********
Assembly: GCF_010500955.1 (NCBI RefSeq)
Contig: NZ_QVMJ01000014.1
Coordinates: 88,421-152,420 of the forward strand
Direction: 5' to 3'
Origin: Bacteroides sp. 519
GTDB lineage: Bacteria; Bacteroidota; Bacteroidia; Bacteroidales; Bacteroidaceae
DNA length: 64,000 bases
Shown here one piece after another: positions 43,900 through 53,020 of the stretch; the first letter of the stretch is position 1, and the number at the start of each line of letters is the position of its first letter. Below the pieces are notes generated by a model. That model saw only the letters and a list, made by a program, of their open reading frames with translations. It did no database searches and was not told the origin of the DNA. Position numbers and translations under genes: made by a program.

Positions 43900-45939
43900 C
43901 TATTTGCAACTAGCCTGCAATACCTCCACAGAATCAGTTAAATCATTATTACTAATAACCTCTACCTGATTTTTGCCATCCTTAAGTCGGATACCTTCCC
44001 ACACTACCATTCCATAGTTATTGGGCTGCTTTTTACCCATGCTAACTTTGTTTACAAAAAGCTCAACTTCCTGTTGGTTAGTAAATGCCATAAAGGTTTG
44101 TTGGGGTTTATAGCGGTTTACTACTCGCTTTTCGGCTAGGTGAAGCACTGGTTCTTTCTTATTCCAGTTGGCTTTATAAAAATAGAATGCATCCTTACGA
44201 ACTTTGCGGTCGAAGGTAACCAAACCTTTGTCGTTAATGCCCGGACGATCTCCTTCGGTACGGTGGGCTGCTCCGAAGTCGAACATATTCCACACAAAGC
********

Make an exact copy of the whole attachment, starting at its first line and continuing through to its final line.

Assembly: GCF_010500955.1 (NCBI RefSeq)
Contig: NZ_QVMJ01000014.1
Coordinates: 88,421-152,420 of the forward strand
Direction: 5' to 3'
Origin: Bacteroides sp. 519
GTDB lineage: Bacteria; Bacteroidota; Bacteroidia; Bacteroidales; Bacteroidaceae
DNA length: 64,000 bases
Shown here one piece after another: positions 43,900 through 53,020 of the stretch; the first letter of the stretch is position 1, and the number at the start of each line of letters is the position of its first letter. Below the pieces are notes generated by a model. That model saw only the letters and a list, made by a program, of their open reading frames with translations. It did no database searches and was not told the origin of the DNA. Position numbers and translations under genes: made by a program.

Positions 43900-45939
43900 C
43901 TATTTGCAACTAGCCTGCAATACCTCCACAGAATCAGTTAAATCATTATTACTAATAACCTCTACCTGATTTTTGCCATCCTTAAGTCGGATACCTTCCC
44001 ACACTACCATTCCATAGTTATTGGGCTGCTTTTTACCCATGCTAACTTTGTTTACAAAAAGCTCAACTTCCTGTTGGTTAGTAAATGCCATAAAGGTTTG
44101 TTGGGGTTTATAGCGGTTTACTACTCGCTTTTCGGCTAGGTGAAGCACTGGTTCTTTCTTATTCCAGTTGGCTTTATAAAAATAGAATGCATCCTTACGA
44201 ACTTTGCGGTCGAAGGTAACCAAACCTTTGTCGTTAATGCCCGGACGATCTCCTTCGGTACGGTGGGCTGCTCCGAAGTCGAACATATTCCACACAAAGC